The Respondent has reported so it has registered and legitimately utilized other names of domain containing similar presumably descriptive terms or phrases.

But, this has opted for to not share details inside the context associated with the current administrative proceeding. The Respondent provides to reveal these in the event that full situation is withdrawn against it. It is not one thing to which any complainant might be fairly anticipated to consent with regards to doesn’t understand what the list contains, nor will there be any framework set straight straight straight down because of the insurance Policy for this kind of conditional disclosure. The point is, also had the Respondent disclosed a summary of names of domain of the sort which it asserts so it has registered, the Panel doubts that this might always have changed its summary because of the popularity associated with Complainant’s TINDER mark, its closeness to look at into the 2nd amount of the disputed domain title and also the proven fact that the Respondent has utilized terms focusing on other trademarks regarding the Complainant or its affiliates in its meta tags.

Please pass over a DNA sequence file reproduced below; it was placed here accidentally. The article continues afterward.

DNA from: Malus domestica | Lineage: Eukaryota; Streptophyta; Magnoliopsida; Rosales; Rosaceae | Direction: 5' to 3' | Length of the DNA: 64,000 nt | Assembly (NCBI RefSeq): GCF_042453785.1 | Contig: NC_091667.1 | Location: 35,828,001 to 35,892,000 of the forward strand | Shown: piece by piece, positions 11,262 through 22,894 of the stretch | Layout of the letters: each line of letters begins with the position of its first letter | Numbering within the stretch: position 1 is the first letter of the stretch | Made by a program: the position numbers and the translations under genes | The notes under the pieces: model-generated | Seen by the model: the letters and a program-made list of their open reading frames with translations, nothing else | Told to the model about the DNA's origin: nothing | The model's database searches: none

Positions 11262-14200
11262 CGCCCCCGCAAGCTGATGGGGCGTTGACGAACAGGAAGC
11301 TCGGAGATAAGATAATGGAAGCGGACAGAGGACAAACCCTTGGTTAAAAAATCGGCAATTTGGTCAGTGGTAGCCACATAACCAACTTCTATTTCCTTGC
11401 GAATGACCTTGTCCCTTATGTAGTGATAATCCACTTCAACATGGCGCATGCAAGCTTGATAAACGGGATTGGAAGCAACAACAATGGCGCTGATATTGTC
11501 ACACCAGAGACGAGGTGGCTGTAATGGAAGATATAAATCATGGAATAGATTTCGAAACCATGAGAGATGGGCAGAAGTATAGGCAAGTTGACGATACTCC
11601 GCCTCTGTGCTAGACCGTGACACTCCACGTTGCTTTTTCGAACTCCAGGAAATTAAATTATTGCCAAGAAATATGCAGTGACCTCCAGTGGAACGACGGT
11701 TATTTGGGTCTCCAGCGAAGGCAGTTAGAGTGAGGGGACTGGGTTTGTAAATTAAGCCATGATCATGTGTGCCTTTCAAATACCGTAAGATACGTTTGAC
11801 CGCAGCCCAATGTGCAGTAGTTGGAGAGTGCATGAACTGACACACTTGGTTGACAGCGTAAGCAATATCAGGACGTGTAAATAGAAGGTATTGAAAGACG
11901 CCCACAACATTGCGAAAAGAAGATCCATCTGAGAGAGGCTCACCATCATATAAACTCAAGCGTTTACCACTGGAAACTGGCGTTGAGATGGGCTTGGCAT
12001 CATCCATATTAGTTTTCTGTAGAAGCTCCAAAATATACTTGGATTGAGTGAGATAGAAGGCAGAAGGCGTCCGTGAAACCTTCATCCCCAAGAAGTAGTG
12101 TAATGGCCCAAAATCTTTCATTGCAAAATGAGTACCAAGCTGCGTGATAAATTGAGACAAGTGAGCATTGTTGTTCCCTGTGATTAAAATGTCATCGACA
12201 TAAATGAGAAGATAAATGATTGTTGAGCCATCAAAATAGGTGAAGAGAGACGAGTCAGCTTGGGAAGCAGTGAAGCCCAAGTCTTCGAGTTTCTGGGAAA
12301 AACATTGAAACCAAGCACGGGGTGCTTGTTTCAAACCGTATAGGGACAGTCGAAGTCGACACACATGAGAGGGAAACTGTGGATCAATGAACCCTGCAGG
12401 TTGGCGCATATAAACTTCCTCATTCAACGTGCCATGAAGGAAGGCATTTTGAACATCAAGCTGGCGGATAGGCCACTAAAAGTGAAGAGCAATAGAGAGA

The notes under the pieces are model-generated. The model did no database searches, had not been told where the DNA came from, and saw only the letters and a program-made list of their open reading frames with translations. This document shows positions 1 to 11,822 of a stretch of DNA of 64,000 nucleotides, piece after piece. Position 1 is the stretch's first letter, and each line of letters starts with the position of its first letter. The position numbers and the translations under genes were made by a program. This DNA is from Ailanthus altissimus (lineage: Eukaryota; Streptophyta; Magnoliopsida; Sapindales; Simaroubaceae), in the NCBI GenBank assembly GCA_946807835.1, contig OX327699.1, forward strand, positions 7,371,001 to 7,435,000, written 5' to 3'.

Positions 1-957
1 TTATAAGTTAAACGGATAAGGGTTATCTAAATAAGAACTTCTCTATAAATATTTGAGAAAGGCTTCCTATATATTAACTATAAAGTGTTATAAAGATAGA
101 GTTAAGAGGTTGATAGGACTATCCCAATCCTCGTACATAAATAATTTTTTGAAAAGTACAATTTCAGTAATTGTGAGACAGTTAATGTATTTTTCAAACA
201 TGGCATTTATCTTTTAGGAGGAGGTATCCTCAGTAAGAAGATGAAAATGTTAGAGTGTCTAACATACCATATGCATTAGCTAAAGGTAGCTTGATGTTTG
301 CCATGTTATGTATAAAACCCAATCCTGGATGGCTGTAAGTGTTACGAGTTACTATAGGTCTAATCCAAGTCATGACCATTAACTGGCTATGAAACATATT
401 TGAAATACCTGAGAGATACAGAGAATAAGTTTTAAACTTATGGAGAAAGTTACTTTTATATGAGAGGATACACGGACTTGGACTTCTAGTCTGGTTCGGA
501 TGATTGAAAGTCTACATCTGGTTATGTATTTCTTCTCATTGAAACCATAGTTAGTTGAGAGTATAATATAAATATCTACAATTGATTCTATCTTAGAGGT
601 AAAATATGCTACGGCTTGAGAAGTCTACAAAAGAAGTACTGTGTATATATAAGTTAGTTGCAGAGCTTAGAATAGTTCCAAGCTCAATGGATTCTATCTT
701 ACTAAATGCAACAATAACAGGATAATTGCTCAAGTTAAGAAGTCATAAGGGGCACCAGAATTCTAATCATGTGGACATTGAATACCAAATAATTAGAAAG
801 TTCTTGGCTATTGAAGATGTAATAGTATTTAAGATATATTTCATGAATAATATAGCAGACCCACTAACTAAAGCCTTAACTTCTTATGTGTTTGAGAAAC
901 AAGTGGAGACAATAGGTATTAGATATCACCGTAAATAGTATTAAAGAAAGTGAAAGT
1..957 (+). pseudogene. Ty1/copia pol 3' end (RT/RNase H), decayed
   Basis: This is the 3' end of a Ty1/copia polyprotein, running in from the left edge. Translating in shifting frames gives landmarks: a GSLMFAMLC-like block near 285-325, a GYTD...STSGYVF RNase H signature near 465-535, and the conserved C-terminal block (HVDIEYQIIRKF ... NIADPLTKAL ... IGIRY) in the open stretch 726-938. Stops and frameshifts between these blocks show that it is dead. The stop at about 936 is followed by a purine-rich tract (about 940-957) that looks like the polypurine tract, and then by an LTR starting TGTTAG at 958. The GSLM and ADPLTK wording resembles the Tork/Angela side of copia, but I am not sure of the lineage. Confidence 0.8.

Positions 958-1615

The Panel finds that the Respondent has failed to rebut the Complainant’s prima facie case that it has no rights and legitimate interests in the disputed domain name and accordingly that the Complainant has met the test under the second element of the Policy in all of these circumstances.